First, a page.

Coronavirus: UAE mosques to increase capacity to 50 per cent after Eid

Eid prayers should be performed at home

DUBAI, UNITED ARAB EMIRATES - JULY 01: A man wearing a mask passes through a disinfection chamber before entering the Al Farooq Omar Bin Al Khattab Mosque on July 01, 2020 in Dubai, United Arab Emirates. The UAE's first socially-distanced prayers took place today as mosques across the country reopened at 30 per cent capacity. (Photo by Francois Nel/Getty Images)
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Mosques in the UAE will be able to accommodate more worshippers after the Eid holiday.

Capacity limits will be raised to 50 per cent from August 3, Saif Al Dhaheri, the spokesman for the National Emergency, Crisis and Disasters Management Authority (Ncema) said on Wednesday.

Mosques have been operating at 30 per cent capacity since they reopened on July 1, but Friday prayers are still disallowed.

Worshippers will continue to stay two metres apart from one another, said Al Dhaheri.

The period between the call to prayer and the start of prayers will be extended to 10 minutes, except for maghrib prayer, which will be five minutes.

Mr Al Dhaheri said Eid prayers should be performed at home.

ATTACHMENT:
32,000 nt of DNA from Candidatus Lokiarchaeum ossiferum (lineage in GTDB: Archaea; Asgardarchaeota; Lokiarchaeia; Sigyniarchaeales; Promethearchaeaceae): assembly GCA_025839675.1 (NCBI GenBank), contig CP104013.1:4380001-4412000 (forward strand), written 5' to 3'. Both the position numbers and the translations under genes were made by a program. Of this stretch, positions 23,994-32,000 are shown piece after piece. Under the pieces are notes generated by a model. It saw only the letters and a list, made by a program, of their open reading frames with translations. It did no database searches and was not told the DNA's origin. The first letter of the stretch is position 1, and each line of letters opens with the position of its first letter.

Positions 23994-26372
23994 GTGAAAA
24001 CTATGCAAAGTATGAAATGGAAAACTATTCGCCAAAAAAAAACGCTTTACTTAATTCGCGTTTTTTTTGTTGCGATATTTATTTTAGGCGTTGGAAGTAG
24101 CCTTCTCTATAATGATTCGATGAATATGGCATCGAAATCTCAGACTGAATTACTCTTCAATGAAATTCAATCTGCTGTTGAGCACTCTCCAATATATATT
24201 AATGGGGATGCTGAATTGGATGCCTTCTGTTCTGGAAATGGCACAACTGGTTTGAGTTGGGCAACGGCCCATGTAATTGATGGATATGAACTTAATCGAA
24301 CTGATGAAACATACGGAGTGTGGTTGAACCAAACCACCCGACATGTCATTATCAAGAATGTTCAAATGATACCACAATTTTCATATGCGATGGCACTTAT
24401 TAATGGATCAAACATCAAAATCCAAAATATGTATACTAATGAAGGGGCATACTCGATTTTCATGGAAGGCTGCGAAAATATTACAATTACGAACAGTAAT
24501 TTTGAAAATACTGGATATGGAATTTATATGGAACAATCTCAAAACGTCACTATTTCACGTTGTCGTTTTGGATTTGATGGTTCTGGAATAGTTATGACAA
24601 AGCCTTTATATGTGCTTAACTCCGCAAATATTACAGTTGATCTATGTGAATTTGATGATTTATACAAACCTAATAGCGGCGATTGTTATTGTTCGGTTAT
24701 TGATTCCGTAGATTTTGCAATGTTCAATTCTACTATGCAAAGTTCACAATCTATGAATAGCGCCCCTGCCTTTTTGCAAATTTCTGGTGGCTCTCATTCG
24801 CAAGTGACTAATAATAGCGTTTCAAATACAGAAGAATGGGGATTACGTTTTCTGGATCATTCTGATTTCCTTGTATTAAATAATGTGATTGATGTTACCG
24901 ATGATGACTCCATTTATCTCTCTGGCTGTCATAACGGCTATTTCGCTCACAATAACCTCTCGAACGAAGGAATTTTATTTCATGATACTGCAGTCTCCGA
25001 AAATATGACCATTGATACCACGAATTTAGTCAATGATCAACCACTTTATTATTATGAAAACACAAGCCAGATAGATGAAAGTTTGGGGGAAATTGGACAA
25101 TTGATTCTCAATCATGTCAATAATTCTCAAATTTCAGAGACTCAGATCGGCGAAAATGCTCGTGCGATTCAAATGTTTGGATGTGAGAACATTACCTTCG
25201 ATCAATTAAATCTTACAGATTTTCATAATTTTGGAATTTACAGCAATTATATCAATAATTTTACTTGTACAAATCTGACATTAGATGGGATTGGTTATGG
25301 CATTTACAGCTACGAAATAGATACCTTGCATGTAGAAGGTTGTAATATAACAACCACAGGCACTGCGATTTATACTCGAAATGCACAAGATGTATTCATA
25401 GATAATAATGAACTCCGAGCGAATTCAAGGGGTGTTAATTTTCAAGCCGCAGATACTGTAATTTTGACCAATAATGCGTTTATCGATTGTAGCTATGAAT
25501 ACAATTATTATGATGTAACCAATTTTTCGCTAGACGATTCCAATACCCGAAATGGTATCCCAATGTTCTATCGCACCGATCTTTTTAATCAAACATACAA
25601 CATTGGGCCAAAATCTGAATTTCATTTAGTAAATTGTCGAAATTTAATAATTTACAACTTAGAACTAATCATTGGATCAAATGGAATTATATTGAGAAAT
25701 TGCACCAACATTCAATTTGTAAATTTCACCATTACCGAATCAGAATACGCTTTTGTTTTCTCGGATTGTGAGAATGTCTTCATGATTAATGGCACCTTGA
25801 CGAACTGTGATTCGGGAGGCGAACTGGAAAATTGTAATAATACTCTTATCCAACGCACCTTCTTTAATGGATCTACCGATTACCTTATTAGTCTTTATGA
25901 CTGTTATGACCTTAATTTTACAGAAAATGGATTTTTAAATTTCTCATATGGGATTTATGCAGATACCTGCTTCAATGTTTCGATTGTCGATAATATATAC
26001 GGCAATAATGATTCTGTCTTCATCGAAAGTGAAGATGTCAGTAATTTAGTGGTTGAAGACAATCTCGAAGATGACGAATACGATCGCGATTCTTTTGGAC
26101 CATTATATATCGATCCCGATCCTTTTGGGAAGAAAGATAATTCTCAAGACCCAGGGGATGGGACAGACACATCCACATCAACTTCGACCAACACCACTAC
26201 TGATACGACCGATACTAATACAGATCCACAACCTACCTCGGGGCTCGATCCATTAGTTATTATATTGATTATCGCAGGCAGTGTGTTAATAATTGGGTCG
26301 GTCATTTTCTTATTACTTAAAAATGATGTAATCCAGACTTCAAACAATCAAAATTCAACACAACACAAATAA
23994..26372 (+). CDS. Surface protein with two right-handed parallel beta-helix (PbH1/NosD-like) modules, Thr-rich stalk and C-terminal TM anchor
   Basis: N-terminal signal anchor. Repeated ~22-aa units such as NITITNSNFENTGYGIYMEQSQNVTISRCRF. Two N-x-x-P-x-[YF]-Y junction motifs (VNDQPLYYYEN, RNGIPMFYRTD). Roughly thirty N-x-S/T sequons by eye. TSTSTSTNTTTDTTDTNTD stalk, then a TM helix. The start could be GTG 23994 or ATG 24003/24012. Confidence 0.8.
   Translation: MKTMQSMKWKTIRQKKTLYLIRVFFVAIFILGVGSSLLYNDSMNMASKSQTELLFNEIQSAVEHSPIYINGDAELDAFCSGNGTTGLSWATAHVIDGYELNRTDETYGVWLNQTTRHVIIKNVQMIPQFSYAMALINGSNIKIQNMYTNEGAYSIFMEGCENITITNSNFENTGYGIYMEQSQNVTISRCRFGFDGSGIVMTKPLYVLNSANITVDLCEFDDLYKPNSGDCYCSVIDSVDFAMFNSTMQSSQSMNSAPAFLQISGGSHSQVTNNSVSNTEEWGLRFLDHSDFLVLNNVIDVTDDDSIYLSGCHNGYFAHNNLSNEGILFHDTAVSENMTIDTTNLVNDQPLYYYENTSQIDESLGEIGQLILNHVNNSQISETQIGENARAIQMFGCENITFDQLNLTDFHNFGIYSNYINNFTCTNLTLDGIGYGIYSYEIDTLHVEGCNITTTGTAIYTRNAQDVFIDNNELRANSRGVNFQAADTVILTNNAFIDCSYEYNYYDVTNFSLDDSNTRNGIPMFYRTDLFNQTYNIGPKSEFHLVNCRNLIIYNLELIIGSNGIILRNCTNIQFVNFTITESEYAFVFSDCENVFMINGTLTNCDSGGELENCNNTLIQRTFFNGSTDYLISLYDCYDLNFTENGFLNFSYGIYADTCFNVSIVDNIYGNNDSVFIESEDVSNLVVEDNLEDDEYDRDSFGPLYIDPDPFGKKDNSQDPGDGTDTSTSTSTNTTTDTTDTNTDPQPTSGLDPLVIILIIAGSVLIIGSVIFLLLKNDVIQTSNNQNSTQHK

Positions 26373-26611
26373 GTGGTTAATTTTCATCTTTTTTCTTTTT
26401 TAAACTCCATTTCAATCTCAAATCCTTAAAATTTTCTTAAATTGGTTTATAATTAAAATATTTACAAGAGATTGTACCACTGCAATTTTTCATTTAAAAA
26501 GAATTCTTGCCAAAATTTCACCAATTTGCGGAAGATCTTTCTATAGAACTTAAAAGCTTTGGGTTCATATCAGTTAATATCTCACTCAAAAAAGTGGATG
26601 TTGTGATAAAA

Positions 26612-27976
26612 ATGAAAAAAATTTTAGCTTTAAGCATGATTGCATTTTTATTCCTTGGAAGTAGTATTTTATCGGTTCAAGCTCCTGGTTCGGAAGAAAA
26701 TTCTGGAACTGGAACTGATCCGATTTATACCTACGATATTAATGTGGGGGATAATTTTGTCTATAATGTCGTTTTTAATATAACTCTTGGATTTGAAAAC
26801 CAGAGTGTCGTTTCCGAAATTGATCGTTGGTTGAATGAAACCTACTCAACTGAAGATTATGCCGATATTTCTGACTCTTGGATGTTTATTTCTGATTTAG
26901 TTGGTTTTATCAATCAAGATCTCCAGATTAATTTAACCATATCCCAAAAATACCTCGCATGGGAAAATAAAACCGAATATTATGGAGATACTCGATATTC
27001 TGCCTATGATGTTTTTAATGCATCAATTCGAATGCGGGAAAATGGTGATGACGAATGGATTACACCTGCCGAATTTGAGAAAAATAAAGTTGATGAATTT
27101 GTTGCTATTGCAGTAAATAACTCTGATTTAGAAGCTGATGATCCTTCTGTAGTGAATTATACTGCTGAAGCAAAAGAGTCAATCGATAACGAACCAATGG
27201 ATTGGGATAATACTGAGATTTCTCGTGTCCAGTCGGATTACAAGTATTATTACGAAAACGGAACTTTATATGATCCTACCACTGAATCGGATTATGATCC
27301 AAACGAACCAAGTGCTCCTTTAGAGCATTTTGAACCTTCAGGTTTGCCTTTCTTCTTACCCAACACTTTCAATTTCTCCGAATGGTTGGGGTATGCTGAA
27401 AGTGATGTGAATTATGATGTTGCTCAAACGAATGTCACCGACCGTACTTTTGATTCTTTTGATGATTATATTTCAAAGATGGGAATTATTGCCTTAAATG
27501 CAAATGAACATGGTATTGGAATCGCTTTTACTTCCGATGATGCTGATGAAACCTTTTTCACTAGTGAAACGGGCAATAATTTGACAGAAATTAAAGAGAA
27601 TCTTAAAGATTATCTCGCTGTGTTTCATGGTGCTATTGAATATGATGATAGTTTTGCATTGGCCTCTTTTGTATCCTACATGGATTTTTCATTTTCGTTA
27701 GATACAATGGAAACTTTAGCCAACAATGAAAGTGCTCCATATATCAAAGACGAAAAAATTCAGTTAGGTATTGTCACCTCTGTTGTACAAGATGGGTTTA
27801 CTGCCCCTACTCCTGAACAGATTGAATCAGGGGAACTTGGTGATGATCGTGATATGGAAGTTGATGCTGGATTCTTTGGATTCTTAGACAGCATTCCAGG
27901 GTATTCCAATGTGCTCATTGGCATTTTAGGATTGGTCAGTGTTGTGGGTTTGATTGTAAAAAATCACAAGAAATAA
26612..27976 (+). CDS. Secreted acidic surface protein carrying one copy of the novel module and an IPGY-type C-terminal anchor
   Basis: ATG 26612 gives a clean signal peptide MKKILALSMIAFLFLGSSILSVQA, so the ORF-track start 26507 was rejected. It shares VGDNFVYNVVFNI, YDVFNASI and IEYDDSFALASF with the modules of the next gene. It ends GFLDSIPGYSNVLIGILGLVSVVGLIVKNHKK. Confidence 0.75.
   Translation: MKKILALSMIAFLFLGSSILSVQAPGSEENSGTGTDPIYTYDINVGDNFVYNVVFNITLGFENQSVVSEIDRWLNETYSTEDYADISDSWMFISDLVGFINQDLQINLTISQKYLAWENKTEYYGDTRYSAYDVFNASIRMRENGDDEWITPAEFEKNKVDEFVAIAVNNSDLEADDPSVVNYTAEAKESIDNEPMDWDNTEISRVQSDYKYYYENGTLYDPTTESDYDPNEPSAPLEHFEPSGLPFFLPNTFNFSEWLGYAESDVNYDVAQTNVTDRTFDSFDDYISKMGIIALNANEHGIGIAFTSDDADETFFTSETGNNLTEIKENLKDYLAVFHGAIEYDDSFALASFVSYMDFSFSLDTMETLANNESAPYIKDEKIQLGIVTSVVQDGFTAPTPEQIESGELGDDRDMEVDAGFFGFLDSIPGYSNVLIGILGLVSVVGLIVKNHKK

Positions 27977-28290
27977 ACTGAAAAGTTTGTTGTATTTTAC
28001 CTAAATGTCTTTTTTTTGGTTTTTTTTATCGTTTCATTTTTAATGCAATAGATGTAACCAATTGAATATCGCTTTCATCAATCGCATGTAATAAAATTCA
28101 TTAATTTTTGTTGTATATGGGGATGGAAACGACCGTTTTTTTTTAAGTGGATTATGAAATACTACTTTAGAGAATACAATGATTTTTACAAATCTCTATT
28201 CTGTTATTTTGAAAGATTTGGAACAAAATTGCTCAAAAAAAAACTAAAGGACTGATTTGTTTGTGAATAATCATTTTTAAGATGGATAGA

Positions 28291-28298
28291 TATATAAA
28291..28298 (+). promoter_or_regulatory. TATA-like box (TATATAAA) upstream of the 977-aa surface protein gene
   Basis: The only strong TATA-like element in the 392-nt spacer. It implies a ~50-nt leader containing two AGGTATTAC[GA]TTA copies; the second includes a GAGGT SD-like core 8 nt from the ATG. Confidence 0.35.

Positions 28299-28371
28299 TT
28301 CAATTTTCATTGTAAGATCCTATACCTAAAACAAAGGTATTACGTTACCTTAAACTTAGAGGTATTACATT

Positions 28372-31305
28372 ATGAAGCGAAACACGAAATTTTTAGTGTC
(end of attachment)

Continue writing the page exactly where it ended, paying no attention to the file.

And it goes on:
The Emirates Council for Sharia Fatwa recommended that donations and sacrifices should be made to official charitable causes in the country.

“We recommend that you donate during this time to the official charitable bodies in the country with sacrifices and donations, through smart applications concerned with sacrifices or through slaughterhouses outlined by the local authorities that guarantee the application of precautionary and preventive measures and provide remote services without the need to enter livestock markets or slaughterhouses,” the authority said on Twitter.

Mr Al Dhaheri said people should avoid visiting family and friends over Eid.

He said people should avoid giving gifts and money to children as eidiyah. They should instead use electronic alternatives to minimise the risk of spreading the virus.

No one should visit pregnant women, children or those with chronic diseases and underlying health conditions.

They should also avoid going out to public places, said Mr Al Dhaheri.

He said maids and domestic helpers should not be allowed to meet anyone outside the home.

Employers should provide their domestic staff with personal protective equipment such as face masks and gloves when dealing with deliveries or receiving goods.